My food is problematic

[Picture explanation: River Tam, from Firefly, holding up an ice planet – a scoop of battered ice cream hanging by a thread off a stick – and trying and failing to eat it!]

I like food.  Some of the time, I like making it and most of the time, I like eating it.  Like many other things I like, this means I talk about food a lot.  And these conversations are rarely neutral.  And the lack of neutrality is rarely of my making.  I’m vegetarian.  I was raised in a vegetarian household until the time my Father returned from Texas having lived on a diet of potatoes and fizzy drinks for three months and decided that we needed to be able to able to stomach meat should the need arise.  So I have eaten meat for a couple of years and no longer feel queasy in its presence, which is nice.  I am thoroughly comfortable with food and enjoy it.  And I think over time I’ve even learned to talk about it without buying into the moralistic discourses that surround it.  But my food continues to be problematic – for other people.

The most common response to me eating with someone is them starting a conversation about vegetarianism.  Whether or not I have invited or expressed any willingness to be party to one.  And it usually goes one of two ways: either the person decides to tell me what they think the problems with vegetarianism are and why they don’t think being vegetarian is a good idea, or they try to convince me that I’m just missing out on whichever meat it is that they’re most fond of.  I’m not sure why people feel the need to either justify their eating habits or denigrate mine except that being moralistic about food seems to have seeped into most ways in which people engage with food.  So that the mere existence of me sitting there eating triggers uncomfortable and/or defensive responses (according to disposition).

Food is incredibly politicised.  Around animal rights, religious choice, health, disordered eating and control.  I do have politics about food.  And politics around talking about food.  And my primary position is always going to be focused on doing the least harm.  Which basically means that I will not criticise the food people eat.  So I am more than happy to engage in conversations about the hows and whys at some point of our mutual choosing.  Not when the sight of me and food overwhelms you so much that you blurt out everything you’ve ever thought about in connection to the food I’m eating.  Even if you’re “just trying to understand, because people are vegetarian for different reasons”, I’d much rather just be able to eat my food thanks.  Notice how I’m sitting here while you eat whatever it is you’re eating – not asking you what life experiences and politics lead to your decision to put that next forkful in your mouth?  Yep, just do that.  Just because you don’t understand and are trying to does not mean it is my place to explain it to you.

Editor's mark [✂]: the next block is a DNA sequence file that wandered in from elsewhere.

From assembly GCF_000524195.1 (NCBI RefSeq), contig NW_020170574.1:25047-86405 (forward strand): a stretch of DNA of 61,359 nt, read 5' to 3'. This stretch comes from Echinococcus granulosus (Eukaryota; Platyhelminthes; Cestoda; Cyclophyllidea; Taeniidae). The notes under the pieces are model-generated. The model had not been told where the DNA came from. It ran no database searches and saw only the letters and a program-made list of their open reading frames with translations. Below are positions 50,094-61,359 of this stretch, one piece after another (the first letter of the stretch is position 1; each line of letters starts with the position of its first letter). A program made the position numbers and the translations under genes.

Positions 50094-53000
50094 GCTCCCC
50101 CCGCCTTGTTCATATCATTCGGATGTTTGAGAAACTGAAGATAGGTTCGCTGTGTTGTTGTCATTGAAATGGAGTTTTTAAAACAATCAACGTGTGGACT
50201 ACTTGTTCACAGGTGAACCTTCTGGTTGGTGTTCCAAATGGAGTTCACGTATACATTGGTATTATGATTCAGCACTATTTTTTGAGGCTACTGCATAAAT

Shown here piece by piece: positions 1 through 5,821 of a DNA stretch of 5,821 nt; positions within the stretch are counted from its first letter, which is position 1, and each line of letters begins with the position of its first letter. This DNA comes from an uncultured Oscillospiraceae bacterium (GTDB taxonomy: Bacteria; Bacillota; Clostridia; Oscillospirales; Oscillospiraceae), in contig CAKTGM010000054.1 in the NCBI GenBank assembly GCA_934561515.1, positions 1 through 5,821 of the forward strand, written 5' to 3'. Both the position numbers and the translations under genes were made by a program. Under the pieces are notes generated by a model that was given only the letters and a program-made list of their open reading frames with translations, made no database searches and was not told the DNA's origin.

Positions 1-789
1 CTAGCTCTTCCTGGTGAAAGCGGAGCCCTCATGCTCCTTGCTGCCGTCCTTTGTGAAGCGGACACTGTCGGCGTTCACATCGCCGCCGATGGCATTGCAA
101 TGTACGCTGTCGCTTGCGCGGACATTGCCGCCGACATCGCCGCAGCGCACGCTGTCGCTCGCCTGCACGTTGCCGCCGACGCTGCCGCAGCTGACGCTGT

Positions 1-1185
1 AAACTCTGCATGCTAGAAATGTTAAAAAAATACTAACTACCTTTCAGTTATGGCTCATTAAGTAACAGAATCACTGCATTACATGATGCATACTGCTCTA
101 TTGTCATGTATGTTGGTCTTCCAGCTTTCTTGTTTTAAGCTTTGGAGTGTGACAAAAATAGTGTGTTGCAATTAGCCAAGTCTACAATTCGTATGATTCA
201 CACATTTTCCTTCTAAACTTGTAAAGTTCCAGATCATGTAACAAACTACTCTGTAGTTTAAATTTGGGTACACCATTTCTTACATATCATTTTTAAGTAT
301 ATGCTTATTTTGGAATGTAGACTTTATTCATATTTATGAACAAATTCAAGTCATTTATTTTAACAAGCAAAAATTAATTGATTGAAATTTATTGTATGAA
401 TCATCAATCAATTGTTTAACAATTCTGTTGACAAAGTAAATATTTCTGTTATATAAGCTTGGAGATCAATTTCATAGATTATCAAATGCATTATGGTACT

On an entirely separate note, thank you to all the folk who read, listened to and commented on the post last week.  Being freshly pressed was a bit odd really, but a nice way to meet some lovely new blog acquaintances *waves*!


5 comments on “My food is problematic

  1. read.robin says:

    Vegetarianism has been getting a lot of flak these days on the internet and I can’t understand why. What’s the big deal anyway?

    The idea that there are politics about *food* boggles my mind. :s

    • brownflotsam says:

      Heh, layer upon layer my friend! We have the a) vegetarian isn’t healthy, you need your red meat, b) vegetarian isn’t good enough you need to be vegan, c) if you don’t control your individual dietary intake you’re a bad person, d) if you’re a woman and not eating “healthy as dictated by (insert source here)” everything else in the world is really your fault e) the world’s needs are more important than yours so I decide what is proper for you to eat etc. etc. I think food is possibly the most politicised subject that most of us come into contact with several times a day – especially in the prevailing time of “eat healthy or be blamed for everything”. But that is another post methinks.

      • read.robin says:

        😮 That’s kind of. . . insane. Do people find ways to nitpick everything? It’s silly that you have to put up with people butting in to your personal choices. Besides, I’m sure there are other people out there who probably deserve these dietary spiels. I feel disgruntled on your behalf. :\

  2. Shira says:

    Well said! I’ve been engaged in these kinds of interactions my entire life, my most used response to the ‘why vegetarian?’ question is immediately: ‘I don’t judge’, it seems to work for the most part. Food and politics go together very well. It’s unfortunate yes, but also (I hope) an opportunity. Great post, thanks!

  3. Eventhough i am not a great cook i like eating a lot. especially in various restaurants. your blog is very good . keep it up

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